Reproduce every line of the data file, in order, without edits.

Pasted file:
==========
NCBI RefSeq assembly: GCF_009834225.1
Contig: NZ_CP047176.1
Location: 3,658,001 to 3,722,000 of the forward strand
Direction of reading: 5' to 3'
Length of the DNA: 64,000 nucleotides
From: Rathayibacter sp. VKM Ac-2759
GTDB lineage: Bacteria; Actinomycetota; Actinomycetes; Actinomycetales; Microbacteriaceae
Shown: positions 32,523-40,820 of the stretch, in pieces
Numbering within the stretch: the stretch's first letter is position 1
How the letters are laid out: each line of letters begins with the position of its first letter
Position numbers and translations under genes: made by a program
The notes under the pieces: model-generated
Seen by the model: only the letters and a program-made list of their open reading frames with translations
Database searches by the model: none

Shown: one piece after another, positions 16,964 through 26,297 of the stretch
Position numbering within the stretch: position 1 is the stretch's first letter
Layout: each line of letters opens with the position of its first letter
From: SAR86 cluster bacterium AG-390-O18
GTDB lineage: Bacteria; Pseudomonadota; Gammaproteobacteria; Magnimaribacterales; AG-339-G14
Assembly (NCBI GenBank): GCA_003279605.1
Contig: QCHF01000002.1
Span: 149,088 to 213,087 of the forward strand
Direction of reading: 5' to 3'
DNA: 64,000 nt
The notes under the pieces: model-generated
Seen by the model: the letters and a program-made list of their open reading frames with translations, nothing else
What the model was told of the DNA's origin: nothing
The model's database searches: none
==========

NCBI RefSeq assembly: GCF_009834225.1
Contig: NZ_CP047176.1
Location: 3,658,001 to 3,722,000 of the forward strand
Direction of reading: 5' to 3'
Length of the DNA: 64,000 nucleotides
From: Rathayibacter sp. VKM Ac-2759
GTDB lineage: Bacteria; Actinomycetota; Actinomycetes; Actinomycetales; Microbacteriaceae
Shown: positions 32,523-40,820 of the stretch, in pieces
Numbering within the stretch: the stretch's first letter is position 1
How the letters are laid out: each line of letters begins with the position of its first letter
Position numbers and translations under genes: made by a program
The notes under the pieces: model-generated
Seen by the model: only the letters and a program-made list of their open reading frames with translations
Database searches by the model: none

Shown: one piece after another, positions 16,964 through 26,297 of the stretch
Position numbering within the stretch: position 1 is the stretch's first letter
Layout: each line of letters opens with the position of its first letter
From: SAR86 cluster bacterium AG-390-O18
GTDB lineage: Bacteria; Pseudomonadota; Gammaproteobacteria; Magnimaribacterales; AG-339-G14
Assembly (NCBI GenBank): GCA_003279605.1
Contig: QCHF01000002.1
Span: 149,088 to 213,087 of the forward strand
Direction of reading: 5' to 3'
DNA: 64,000 nt
The notes under the pieces: model-generated
Seen by the model: the letters and a program-made list of their open reading frames with translations, nothing else
What the model was told of the DNA's origin: nothing
The model's database searches: none